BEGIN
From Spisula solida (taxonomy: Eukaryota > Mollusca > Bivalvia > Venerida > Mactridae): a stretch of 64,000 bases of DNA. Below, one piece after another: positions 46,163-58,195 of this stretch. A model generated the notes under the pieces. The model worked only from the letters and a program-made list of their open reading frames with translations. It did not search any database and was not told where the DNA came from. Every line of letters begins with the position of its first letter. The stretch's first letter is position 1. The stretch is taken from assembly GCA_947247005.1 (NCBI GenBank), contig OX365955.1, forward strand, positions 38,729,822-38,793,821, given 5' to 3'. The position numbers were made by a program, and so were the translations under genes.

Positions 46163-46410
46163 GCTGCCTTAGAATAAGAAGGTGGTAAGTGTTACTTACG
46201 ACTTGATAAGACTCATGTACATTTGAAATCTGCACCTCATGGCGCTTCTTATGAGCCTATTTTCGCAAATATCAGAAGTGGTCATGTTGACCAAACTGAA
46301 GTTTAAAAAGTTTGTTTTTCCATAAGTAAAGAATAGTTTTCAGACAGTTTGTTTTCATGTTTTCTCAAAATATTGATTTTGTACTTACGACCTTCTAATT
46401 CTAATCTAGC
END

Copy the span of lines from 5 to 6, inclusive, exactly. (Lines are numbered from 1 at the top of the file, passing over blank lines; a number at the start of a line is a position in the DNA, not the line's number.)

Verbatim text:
46301 GTTTAAAAAGTTTGTTTTTCCATAAGTAAAGAATAGTTTTCAGACAGTTTGTTTTCATGTTTTCTCAAAATATTGATTTTGTACTTACGACCTTCTAATT
46401 CTAATCTAGC